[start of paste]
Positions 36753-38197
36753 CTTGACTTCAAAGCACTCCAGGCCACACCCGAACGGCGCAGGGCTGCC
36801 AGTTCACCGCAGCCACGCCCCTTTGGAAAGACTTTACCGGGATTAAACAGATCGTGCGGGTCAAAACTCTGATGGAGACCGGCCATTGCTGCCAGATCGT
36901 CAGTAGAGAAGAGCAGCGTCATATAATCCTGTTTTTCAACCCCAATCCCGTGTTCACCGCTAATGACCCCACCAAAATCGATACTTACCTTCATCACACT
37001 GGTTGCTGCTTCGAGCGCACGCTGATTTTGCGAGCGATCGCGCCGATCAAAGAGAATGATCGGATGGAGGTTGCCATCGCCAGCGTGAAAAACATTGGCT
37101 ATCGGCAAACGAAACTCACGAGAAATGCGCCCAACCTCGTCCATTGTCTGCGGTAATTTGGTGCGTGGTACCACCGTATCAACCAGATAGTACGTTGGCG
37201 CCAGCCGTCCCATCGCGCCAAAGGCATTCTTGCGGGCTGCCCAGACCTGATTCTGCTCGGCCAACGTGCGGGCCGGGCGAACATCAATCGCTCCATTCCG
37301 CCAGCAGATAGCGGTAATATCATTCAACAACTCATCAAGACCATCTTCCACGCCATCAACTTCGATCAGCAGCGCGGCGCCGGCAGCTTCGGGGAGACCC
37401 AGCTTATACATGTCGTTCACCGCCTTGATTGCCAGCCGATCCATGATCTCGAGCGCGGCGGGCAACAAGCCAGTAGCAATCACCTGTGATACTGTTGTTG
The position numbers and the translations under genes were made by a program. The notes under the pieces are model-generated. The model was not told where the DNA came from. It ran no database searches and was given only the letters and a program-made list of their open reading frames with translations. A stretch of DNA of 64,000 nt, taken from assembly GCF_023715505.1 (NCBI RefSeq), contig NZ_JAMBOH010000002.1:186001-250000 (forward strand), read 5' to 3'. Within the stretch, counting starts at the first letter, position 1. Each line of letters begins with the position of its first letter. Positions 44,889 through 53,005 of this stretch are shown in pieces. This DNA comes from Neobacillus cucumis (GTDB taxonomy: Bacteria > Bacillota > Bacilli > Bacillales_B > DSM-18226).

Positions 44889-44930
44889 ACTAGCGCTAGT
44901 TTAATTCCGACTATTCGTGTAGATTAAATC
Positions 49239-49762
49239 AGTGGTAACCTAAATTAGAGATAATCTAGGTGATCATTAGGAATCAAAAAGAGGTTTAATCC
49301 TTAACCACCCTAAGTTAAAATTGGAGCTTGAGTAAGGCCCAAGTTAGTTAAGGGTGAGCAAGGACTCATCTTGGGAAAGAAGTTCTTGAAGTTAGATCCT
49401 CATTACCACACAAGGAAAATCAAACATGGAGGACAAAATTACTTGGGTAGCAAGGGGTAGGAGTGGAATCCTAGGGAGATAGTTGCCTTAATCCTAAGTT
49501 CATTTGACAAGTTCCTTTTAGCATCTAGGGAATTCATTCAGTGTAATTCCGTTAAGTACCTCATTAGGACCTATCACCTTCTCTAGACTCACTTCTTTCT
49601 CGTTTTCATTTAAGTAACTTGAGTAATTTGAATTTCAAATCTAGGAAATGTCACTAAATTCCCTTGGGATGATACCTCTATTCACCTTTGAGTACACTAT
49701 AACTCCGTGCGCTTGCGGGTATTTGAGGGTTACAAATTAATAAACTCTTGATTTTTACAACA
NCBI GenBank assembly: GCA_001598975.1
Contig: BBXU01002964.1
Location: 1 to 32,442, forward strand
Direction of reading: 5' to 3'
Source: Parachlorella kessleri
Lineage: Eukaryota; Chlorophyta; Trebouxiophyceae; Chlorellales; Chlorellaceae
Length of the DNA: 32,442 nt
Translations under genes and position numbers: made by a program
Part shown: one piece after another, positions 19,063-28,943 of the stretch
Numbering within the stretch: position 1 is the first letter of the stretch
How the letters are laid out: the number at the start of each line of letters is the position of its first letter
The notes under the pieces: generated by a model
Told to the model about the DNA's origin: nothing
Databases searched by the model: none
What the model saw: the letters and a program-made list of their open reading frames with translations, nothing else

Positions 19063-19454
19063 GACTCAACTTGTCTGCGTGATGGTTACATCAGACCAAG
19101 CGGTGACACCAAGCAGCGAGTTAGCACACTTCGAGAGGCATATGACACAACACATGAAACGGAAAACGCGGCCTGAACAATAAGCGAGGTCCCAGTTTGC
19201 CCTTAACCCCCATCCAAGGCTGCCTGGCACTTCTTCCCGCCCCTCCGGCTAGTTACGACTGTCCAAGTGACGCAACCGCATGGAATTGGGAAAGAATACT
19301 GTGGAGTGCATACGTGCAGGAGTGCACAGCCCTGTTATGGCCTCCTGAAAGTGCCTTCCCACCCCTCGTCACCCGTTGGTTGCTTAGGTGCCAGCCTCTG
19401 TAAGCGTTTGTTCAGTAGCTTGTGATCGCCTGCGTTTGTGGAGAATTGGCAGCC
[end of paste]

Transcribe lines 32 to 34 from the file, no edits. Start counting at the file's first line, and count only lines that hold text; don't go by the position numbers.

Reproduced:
The notes under the pieces: generated by a model
Told to the model about the DNA's origin: nothing
Databases searched by the model: none